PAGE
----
Tag Archives: The Roman Period

Reverence & Politics: St Paul’s Grotto

Close to the Wignacourt lies St Paul’s Grotto, one of Christianity’s most sacred locations.

St Paul's Grotto

As legend has it, when St Paul was travelling from Crete to Rome to be put on trial in front of Julius Ceasar, his ship wrecked just off the Maltese coast, and the series of events that followed his famous shipwreck have been hailed as probably the most crucial and altering to the island’s destiny.

Although St Paul was offered luxurious lodgings by the governor of Malta after he had healed the latter’s father, St Paul refused and chose to make this grotto his lodgings. From here he preached the word of God and gave Malta its Catholic religion. So strong was St Paul’s influence that governor Publius would later become Malta’s first bishop and a saint himself.

For this reason, the Grotto has become a sacred location to which many pilgrims and influential people venture. Amongst the most important, it visitors have included Pope John Paul II, Pope Benedict, Fabio Chigi (who would later become Pope Alexander VII) and Admiral Lord Nelson.

There was one visitor in particular, however, who turned the grotto into an international place of pilgrimage. In 1600, hermit Juan Beneguas Da Cardova moved to Malta from Spain and acquired the land just above the grotto. He used it as the base from where he promoted his devotion for St Paul, resulting in the establishment of the cult of St Paul. A mere 10 years later, the Rabat Parish Church officially handed over the Grotto to him, but by 1617 he passed it over into the care of Order of the Knights of St John who had had their eye on it, both for its religious significance as well as for its political implications.

The Grandmaster at the time, Alof De Wignacourt, saw it of vital importance to build a college on the land above for the Chapter of Canons of the Collegiate of the Grotto of St Paul, also known as the Chaplains of the Order. These Chaplains’ mission was to promote devotion towards St Paul and to take care of the Grotto day and night. This was pivotal to showcase the importance of the site and the power the Order commanded.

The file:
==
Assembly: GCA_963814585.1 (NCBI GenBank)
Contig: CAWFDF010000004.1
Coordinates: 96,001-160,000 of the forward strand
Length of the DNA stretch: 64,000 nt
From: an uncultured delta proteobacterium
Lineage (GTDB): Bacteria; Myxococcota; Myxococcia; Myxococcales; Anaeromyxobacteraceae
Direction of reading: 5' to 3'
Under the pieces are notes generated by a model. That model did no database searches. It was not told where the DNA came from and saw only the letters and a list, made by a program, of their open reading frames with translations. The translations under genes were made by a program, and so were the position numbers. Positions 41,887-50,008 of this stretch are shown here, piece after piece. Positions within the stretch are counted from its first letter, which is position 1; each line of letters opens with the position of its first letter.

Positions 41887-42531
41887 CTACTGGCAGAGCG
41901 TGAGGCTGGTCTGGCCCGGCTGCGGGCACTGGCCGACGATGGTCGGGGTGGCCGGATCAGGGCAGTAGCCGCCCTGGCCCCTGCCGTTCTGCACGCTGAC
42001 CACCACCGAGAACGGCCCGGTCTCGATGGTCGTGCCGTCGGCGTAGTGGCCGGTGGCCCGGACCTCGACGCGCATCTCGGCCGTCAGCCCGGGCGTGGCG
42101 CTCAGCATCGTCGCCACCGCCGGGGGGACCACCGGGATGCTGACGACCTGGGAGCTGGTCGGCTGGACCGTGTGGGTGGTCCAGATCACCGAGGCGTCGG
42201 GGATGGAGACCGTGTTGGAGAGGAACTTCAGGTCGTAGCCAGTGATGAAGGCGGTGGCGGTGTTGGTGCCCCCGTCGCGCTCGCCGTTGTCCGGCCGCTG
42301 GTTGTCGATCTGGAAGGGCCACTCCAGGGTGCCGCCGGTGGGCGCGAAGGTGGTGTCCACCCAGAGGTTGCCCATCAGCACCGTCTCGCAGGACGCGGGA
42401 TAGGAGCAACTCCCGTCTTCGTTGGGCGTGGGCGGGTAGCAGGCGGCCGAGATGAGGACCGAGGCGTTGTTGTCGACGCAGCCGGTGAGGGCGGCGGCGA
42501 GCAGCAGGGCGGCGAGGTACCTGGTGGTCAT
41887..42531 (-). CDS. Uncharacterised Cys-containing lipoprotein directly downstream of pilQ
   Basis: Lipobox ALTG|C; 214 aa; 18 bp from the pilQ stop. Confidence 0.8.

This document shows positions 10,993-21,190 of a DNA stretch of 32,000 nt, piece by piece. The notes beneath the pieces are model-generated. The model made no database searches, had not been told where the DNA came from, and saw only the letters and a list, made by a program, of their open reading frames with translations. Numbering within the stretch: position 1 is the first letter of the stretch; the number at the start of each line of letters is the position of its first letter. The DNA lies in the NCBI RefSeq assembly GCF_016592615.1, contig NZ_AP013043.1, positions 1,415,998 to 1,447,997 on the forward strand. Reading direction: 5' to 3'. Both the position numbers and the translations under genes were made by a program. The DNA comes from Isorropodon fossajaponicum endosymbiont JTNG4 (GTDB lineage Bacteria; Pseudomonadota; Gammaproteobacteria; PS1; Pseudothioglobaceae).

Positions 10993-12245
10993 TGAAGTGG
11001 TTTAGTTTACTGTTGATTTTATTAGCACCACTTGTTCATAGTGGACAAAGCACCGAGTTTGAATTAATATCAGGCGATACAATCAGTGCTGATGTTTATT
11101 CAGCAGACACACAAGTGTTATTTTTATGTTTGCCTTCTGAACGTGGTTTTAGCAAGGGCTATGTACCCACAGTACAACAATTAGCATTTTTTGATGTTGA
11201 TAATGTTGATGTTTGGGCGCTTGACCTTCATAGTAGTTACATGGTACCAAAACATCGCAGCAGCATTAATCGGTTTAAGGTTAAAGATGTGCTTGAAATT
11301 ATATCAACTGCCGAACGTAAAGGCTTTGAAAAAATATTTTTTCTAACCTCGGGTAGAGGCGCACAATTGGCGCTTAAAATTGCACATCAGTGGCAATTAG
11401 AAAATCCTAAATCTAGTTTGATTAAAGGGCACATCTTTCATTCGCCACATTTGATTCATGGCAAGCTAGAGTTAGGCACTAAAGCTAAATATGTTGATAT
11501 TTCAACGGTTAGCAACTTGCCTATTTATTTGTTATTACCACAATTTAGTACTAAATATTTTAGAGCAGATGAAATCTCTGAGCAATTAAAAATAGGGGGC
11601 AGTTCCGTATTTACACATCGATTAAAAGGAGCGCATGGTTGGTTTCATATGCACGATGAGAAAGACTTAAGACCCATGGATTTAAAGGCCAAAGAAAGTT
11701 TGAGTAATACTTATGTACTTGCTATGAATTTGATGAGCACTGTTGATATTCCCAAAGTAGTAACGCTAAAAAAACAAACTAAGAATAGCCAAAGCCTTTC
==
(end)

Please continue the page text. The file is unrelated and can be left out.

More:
Apart from its intricate history and religious significance, the Grotto boasts a statue donated by Grand Master Pinto in 1748 and a silver vessel donated by the Order in 1960 to commemorate 1900 years since St Paul’s shipwreck.

For more information on the Wignacourt Museum and the St Paul’s Grotto, you can contact us on +356 2749 4905 or at info@wignacourtmuseum.com

The Wignacourt & Its Catacombs

Beneath the splendour of the Wignacourt in Rabat lies an underground necropolis just waiting to be explored – its catacombs.

St Paul’s Catacombs

Before the Silent City became known as Città Notabile, and even before it got its name Mdina, Melite’s boundaries stretched all the way to Wignacourt College. Later resized to its current dimensions by the Arabs, its citizens during the time of the Roman era buried their deceased outside the city’s walls, deep under the Earth’s surface.

The catacombs adjoining the Wignacourt date back to around 200AD and are part of the hypogea of a Roman necropolis that is truly a feat in terms of its architecture. When venturing down into these vaults of history, in fact, you can appreciate a myriad of differently-styled tombs, from the saddle-backed baldacchino tombs (which are basically a hole with an semi-circular opening) to through-less baldacchino tombs (similar to the baldacchino tombs but, this time, with two openings), to window tombs and small loculi (tombs which are traditionally considered Egyptian in style).

This underground cemetery, which was positioned outside the city’s walls because of hygienic reasons, also doubled as a place for mourners to conglomerate. It was also the place where rituals could be performed. At the end of the tunnels, in fact, there is an Agape table, which was used for ritual meals to celebrate those who had died.

Today, because of the many cases of looting over the centuries, not much remains of what used to be inside the catacombs, yet visitors can still happen across century-old bones. The awesomeness of these catacombs, however, does not come from their eeriness but rather from our forefathers’ attention to detail. Some window tombs, for example, still have the purposely-carved indentations in the rock – the spot where the deceased’s heads would have once lain.

Although centuries have passed, there is still a solemnness to these tombs that cannot quite be explained in words. Going slowly down the steps that separate our everyday life from this underworld that is almost two millennia old, you can’t help but feel engulfed by a world that is long-gone.

For more information on the catacombs, which form part of Heritage Malta’s St Paul’s Catacombs complex, and the Wignacourt Museum you can contact us on +356 2749 4905 or at info@wignacourtmuseum.com